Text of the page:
We have a purely endemic experience which goes almost unnoticed, only ever seen in Tasmania: the turning of the fagus. So said Carol Haberle in her article about autumn in Tasmania, as she supplied this description of the uniquely Tasmanian event…
Tasmania can lay claim to only one native deciduous tree, Deciduous beech (Nothofagus gunnii), or fagus as it is best-known. The Deciduous Beech is a direct link back to the ancient supercontinent of Gondwana. Fossil records found at Cethana in northern Tasmania date back 35 million years to the early Oligocene period. A small tree, usually growing to two metres or less, and found only in places many would call inhospitable. Known also by European Settlers as “tanglefoot”, it can be the bane of a bushwalker getting caught in its twisted, ground-hugging branches. But this usually insignificant tree is Australia’s only winter deciduous tree, and can be found nowhere else in the world. The autumn display it gives is a kaleidoscope of greens, yellows, oranges and browns, and generally begins to occur around ANZAC day and only lasts two to three weeks.
Scientists, botanists, naturists, conservationists and bushwalkers the world over have been known to make an annual pilgrimage to Tasmania to see what is locally known as the turning of the fagus, where it can be best seen creating a fiery blaze on mountainsides at Cradle Mountain–Lake St Clair National Park or in regions of Mt Field National Park.
Mount Field National Park
Some say the spectacular sight is best viewed around the Tarn Shelf or Lake Fenton alpine areas of Mount Field National Park. Those looking to plan an outing for the ANZAC Day long weekend ahead should consider the inaugural Fagus Weekend, set down for 25-26 April, 2014.
Fagus Festival instigators Greg and Rachel Power of Waterfalls Cafe at Mount Field plan to build on the event each year, designed to enhance the visitor’s experience. A great time to explore the incredible autumn colours, there will be guided walks around Lake Fenton, with the Power’s Troopy shuttling passengers up to Lake Dobson throughout the day.
Fagus Festival Degustation Dinner
The headline act of the Fagus Festival will be a degustation dinner on both Friday and Saturday nights. Guest chef Ben Milbourne will create the four-course dinner using produce from the Derwent Valley. At the time of publishing, seats were still available at a cost of $99.00 per head. If you’re reading this and thinking you’d like to partake, call Rachel Power on (03) 6288 1526 without delay. We’d hate you to miss out. The dinner commences at 5:30pm and there will be plenty of local drinks on offer too.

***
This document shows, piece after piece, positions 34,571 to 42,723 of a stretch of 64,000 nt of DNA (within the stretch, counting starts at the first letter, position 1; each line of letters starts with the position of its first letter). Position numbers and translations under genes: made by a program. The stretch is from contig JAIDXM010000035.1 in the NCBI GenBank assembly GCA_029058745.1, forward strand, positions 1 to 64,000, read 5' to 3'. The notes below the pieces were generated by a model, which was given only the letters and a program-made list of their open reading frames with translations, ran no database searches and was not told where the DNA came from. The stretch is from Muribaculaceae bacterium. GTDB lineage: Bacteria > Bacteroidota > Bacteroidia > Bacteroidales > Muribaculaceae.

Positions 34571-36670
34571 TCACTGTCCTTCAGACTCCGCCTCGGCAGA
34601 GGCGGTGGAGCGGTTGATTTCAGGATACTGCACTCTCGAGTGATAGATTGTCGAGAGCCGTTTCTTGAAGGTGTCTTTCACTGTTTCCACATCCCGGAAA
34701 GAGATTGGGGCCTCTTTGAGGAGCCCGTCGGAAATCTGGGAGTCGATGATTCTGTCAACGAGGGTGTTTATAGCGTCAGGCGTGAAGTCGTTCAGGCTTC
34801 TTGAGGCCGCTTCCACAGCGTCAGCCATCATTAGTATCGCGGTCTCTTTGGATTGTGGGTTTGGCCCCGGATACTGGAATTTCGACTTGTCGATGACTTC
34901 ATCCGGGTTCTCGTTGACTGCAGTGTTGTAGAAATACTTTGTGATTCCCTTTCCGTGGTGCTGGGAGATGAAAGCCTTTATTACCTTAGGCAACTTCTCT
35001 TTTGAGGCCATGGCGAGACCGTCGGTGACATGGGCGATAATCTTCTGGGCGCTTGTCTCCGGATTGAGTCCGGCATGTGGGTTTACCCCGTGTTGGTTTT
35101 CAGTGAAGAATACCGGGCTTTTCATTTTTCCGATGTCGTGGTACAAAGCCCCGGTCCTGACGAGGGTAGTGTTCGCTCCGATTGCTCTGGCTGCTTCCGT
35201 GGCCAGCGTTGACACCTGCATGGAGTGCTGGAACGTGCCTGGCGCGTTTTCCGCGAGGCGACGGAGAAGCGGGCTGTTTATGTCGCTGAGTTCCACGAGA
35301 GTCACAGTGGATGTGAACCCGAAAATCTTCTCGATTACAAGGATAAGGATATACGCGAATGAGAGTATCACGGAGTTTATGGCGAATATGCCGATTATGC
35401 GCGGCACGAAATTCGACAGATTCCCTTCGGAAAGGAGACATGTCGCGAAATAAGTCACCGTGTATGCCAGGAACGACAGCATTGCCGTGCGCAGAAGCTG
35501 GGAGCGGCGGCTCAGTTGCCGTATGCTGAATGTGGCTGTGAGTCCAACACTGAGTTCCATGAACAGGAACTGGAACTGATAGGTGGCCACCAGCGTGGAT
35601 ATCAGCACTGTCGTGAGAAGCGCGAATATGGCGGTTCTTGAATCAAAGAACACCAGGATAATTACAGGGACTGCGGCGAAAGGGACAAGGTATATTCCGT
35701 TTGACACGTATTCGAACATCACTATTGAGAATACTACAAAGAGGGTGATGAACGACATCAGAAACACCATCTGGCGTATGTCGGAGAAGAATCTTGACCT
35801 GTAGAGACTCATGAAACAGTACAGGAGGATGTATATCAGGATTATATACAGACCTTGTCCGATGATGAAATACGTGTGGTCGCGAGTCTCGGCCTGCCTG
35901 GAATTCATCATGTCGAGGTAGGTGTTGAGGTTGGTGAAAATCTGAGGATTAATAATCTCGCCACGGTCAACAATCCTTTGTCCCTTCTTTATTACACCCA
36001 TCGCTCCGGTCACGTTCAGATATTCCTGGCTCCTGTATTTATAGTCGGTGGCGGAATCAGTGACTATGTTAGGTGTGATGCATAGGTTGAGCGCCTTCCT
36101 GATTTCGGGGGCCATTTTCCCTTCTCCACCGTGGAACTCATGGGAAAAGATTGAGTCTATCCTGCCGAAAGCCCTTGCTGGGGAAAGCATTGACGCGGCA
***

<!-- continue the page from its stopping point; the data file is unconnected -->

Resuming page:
According to Greg and Rachel, visitation figures to Mt Field National Park are up over 30% at the moment. Obviously many people have been enjoying the sights and sounds of the Derwent Valley, and autumn is a particularly popular time to explore the region. It’s certainly one of our favourite places, and we’ll no doubt have more information to share about Waterfalls Cafe and the national park in general before too long.
If you haven’t been to Mt Field lately, the Fagus Festival could be just the impetus you’ve been waiting for. Just one hour’s drive from Hobart, you’ll find Waterfalls Cafe in the Visitor Information Centre, where you can purchase a national parks pass. Venture beyond New Norfolk on Glenora Road, then turn left onto Gordon River Road until you arrive at the well-signposted entrance to the national park.
For more information, follow Wallerfalls Cafe Mt Field National Park on Facebook; phone Rachel Power on (03) 6288 1526, or visit in person at 90 Lake Dobson Road, National Park. The Fagus Festival also has a Facebook page.
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